I suppose my experience relates to what you were saying about some of the most effective SL art manipulates or involves ones avatar in some way, although I don’t think this is essential for an immersive or effective experience, it certainly is a very useful method of engaging the viewer.

    Oh and have a good trip!

  3. I haven’t been in-world much lately, as you know (I’ve mainly logged in only to check offline messages, etc), but I’ve been thinking about checking this one out, mainly out of curiosity.

  4. Mr. Claveau, I am surprised you describe Straws wonderful build as sterile and empty! The inside part is meant to be sterile and empty of course, supporting the message you guessed correctly, but I wonder: did you go outside at all? And did you wear a cute outfit? And did you have your sounds on?

  5. Mr Eel. I did indeed zoom my camera outside of the dome and saw the natural environment but I still think the overall execution was not very effective. I did have my sounds on but it added little to the experience, I did not wear a “cute outfit”, nor did I see any invitation to do so within the build.

    Can I ask did you see Nebulosus’s ‘The Cult(ure) of Television’? I think if you had you would agree it was a far more evocative realisation of the quite similar messages the artists’ were trying to encapsulate.

    I’ve appreciated some of Strawberry’s work in the past but I really do feel that this falls very short of its potential. I also think using technology to criticise the negative effects of technology is rather naive.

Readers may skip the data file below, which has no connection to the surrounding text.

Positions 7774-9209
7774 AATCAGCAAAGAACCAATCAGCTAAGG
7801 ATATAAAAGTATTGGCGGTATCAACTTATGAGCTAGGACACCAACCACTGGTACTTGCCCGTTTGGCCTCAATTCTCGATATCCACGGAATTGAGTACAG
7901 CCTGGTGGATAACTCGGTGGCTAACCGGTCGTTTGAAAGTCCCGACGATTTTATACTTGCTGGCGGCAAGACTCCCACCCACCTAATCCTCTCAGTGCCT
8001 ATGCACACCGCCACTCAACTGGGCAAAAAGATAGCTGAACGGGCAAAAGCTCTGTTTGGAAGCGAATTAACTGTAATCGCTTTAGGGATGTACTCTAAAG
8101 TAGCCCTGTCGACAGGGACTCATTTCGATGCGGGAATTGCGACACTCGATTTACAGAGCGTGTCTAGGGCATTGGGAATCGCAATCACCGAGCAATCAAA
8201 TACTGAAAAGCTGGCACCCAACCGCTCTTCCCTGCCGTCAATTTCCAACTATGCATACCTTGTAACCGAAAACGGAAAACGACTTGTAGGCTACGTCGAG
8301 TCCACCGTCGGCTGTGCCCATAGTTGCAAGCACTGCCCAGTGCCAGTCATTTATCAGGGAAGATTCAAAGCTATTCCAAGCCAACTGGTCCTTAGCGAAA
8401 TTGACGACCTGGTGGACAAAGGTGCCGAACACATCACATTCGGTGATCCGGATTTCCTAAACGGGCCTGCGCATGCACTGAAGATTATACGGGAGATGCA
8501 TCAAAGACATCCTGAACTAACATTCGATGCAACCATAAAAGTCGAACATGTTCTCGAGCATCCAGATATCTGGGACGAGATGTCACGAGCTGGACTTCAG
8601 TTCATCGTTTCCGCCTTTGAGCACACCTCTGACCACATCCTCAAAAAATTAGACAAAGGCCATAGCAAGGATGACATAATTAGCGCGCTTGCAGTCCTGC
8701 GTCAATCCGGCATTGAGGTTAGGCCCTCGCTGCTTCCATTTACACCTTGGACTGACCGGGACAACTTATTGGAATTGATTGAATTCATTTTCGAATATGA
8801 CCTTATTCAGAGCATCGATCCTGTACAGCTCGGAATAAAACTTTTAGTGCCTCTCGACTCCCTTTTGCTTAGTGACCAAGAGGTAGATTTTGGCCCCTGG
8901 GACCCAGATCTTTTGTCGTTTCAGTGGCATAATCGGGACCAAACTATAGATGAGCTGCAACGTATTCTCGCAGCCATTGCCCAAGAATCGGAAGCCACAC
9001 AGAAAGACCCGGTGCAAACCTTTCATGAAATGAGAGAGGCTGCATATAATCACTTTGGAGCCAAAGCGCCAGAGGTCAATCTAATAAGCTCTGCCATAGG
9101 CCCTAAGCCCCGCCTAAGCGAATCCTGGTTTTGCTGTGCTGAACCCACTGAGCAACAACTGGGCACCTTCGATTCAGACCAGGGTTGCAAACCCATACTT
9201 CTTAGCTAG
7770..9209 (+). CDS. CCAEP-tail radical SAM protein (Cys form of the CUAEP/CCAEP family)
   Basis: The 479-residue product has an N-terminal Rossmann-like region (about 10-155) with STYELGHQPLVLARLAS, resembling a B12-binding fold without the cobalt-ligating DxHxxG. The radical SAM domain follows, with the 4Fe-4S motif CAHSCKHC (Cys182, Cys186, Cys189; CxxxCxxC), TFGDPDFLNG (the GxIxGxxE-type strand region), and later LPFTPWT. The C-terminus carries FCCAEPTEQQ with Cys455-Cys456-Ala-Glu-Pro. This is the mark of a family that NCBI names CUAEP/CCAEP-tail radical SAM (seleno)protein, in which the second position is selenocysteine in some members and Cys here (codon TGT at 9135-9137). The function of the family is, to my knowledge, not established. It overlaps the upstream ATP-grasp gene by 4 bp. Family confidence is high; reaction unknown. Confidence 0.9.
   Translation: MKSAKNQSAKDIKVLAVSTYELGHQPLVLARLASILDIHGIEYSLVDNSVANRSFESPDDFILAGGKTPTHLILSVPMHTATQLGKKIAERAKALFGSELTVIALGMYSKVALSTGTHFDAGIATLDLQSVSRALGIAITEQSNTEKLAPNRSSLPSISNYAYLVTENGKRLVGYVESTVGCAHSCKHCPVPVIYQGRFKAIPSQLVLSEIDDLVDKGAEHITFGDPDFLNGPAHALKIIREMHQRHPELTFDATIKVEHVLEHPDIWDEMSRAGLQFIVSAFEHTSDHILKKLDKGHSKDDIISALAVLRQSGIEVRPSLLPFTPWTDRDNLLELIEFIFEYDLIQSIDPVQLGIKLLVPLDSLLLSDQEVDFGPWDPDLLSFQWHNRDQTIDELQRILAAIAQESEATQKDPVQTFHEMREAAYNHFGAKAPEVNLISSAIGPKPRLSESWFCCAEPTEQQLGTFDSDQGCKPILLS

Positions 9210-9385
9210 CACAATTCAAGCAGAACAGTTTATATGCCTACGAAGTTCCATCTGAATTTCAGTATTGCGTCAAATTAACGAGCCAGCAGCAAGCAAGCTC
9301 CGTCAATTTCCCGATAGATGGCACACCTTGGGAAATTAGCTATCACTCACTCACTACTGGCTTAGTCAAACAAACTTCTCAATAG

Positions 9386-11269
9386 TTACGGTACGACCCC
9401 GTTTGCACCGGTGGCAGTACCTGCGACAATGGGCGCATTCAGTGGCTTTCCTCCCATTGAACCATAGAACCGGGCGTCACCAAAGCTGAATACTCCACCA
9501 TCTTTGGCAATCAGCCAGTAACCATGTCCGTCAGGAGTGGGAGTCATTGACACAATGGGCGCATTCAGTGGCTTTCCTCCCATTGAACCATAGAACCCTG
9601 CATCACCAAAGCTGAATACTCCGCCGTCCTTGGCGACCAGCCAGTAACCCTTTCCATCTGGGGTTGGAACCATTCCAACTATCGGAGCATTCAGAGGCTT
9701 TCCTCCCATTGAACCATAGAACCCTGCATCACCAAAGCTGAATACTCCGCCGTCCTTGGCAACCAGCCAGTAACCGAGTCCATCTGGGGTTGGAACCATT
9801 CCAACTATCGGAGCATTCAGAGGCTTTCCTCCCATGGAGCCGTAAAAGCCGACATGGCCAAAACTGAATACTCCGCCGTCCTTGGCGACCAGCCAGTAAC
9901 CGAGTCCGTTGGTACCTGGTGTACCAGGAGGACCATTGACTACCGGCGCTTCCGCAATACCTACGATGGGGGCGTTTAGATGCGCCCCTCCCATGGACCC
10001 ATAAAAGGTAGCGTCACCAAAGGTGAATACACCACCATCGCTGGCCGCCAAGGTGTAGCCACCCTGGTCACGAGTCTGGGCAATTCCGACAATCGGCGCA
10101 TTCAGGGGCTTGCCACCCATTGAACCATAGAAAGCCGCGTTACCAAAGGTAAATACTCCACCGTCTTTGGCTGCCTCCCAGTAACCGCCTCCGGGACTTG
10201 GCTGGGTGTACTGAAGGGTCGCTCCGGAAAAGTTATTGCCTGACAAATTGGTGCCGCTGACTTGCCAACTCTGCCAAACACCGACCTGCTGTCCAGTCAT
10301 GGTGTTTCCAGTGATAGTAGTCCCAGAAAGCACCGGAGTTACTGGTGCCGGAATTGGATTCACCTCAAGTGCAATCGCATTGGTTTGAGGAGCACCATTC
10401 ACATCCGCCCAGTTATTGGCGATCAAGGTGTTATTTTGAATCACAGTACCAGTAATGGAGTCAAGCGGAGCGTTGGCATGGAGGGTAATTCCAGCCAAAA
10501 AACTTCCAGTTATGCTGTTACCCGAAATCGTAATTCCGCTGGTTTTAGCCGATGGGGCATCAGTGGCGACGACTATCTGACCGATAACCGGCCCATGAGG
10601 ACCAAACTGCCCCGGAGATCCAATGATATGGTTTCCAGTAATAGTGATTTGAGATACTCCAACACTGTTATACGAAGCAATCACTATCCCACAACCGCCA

6. I finally went to see this a couple of days ago. I think I spent all of about 5 minutes there.

    I have liked some of Strawberry’s work in the past, but this one just didn’t have any impact on me. If it had been my first experience visiting her art, I may have liked it better, but some of the elements in it were too similar to her past installations. Nothing about it really surprised me.

    I agree with Arahan that the message just wasn’t powerful enough. I don’t believe the meaning behind Strawberry’s piece was quite like what I aimed to convey in ‘The Cult(ure) of Television,’ although I can understand the comparison.

  7. Hey we have to have work that fails sometimes so the good stuff looks even better 🙂

  8. Yes Dekka, I always try to be constructive and explain exactly why I like or dislike something and there is nothing worse than the sycophantic toadying that is so prevalent in Second Life.

    Neb, you were specifically commenting on the stupefying effects of television with your installation, Strawberry’s is more about technology vs nature, I think. Different messages but similar in the approach.

  9. I agree, Dekka — we can’t expect all of our work to be 100% brilliant, it’s part of the evolving process. I’ve produced a lot of art that I look back on now and just cringe at, haha!

    And you’re absolutely right, Ara — I’d rather have someone be honest with me about my art than to just tell me they love everything I do. How can anyone improve without learning to accept some criticism? How can anyone hone one’s skills without knowing where one’s strengths and weaknesses lie?